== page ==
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Idea Box: Build a Company Culture to Aid Growth
Culture Building: Getting the right employee attitudes does not come by accident. These tips explain how to develop a culture that will help your company grow.

By Staff
Date Posted: 9/1/2014

                Every company has a culture. But is your company’s culture what you want it to be? Having a healthy culture helps a company operate and communicate well internally, which is essential to both company growth and improving customer care.

                A company’s culture is not just a list of ideals on a piece of paper. One of Merriam-Webster’s definitions of culture is “the set of shared attitudes, values, goals, and practices that characterizes an organization.” It is something that affects how everyone in the company thinks and acts. Ignoring the development of your company’s culture does not mean that one won’t develop. It just means that it might not be the culture that you want.

                Building a company culture is not just for large companies. Every small business should take the time to be aware of the culture it is developing and ensure that it is being shaped in a way that will benefit the company. In fact, it is easier to shape the culture of a company while it is still small and can play a key role in helping a company grow successfully.

                The first step in shaping your company’s culture is to decide what you want it to look like. This can include things like how communication happens, how decisions are made, the casualness of the atmosphere, how customers are treated and the type of attitudes that are expected. Ask workers at all levels for feedback on these goals and also compare them with the way things are now.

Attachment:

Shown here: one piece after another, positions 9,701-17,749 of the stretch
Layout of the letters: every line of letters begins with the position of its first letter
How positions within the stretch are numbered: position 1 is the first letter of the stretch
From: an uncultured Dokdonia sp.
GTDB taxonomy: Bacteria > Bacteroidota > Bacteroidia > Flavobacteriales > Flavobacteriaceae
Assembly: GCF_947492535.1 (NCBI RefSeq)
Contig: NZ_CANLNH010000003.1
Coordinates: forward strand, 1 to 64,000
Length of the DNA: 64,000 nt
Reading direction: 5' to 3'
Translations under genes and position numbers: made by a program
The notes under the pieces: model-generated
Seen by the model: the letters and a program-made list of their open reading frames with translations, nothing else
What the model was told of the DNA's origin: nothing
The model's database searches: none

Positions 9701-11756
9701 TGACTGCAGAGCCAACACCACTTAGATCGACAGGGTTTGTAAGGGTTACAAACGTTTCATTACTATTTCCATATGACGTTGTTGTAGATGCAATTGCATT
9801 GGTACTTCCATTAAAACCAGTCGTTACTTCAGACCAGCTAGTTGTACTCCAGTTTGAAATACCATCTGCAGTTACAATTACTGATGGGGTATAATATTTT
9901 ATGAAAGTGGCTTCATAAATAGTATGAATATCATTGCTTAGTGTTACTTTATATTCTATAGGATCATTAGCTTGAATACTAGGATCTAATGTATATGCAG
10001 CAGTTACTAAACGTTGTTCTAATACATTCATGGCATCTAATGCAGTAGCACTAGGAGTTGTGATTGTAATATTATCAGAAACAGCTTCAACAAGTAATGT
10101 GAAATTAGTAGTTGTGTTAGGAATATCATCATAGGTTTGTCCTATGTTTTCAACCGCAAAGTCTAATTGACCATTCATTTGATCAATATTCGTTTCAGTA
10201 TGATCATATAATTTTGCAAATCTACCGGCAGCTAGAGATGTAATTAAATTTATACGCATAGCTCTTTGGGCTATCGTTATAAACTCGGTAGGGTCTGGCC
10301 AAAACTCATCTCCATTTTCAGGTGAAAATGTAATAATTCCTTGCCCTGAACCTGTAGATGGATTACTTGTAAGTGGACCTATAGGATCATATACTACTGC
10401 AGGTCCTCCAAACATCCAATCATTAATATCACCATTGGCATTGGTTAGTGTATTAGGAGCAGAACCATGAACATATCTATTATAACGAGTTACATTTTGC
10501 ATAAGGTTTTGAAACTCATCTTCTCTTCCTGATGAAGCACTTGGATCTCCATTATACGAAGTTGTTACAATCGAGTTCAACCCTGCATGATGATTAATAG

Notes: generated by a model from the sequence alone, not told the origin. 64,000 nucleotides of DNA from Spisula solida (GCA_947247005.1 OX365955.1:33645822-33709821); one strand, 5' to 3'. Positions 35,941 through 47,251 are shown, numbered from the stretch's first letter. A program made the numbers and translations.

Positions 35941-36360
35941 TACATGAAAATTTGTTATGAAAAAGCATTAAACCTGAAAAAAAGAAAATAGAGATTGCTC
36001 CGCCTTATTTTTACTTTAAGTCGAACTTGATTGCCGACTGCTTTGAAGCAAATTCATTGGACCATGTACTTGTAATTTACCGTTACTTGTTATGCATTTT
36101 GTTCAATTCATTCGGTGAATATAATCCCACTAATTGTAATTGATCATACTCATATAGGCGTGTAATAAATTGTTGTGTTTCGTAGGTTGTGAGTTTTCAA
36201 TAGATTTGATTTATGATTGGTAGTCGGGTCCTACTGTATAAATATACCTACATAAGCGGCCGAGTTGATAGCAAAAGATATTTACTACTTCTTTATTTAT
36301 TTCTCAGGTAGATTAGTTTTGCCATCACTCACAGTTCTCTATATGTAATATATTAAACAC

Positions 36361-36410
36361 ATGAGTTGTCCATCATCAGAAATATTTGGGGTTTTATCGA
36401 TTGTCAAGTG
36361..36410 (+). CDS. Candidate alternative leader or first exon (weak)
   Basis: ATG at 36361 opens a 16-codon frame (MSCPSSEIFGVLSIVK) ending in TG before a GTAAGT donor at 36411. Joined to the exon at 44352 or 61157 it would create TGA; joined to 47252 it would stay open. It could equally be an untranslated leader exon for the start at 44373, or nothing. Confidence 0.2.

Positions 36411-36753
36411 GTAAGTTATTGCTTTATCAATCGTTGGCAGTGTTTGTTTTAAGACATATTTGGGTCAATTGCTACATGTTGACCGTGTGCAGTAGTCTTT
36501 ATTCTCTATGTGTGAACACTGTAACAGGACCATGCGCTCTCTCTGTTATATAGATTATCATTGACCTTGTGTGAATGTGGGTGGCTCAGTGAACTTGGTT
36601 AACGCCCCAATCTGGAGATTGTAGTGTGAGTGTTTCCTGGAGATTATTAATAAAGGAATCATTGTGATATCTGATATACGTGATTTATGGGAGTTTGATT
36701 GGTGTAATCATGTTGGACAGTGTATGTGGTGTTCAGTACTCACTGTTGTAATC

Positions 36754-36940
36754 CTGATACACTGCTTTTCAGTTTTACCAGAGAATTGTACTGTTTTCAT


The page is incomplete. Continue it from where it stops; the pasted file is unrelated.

Once you have defined what you want your company’s culture to look like, hiring should be considered the offensive line for building that culture. Having the right people is crucial to building the culture you want because a company’s employees have the biggest influence on its culture. Hire employees that believe in and have both the attitude and ability to contribute to the culture you want for your company.

                While culture is affected by everyone involved in it, company leadership is ultimately responsible for guiding and shaping it. To do this effectively, you must be intentional about what you want your company to look and feel like. Be actively aware and engaged in what is happening on the shop floor and ready to signal what type of behavior is and is not acceptable. Sometimes this will be done verbally, but more often it will be done by how you act. Seeing you personally take the time to go back and redo a project that needs improvement sends a much stronger message to your workers than hearing you say that quality is important. You should also recognize or reward workers who contribute to building the culture you are striving for and quickly communicate straightforwardly with those who act counter to it.

                Once you have established the culture you want, be willing to change. As your company grows, your vision and company culture will probably need to as well. Occasionally evaluate how well your culture is working and still helping your company. Some things that worked well on a smaller scale will no longer work. When you outgrow something and it is no longer working, stop doing it. Make sure the change is intentional and planned to facilitate the current needs of your company with an eye toward future goals.








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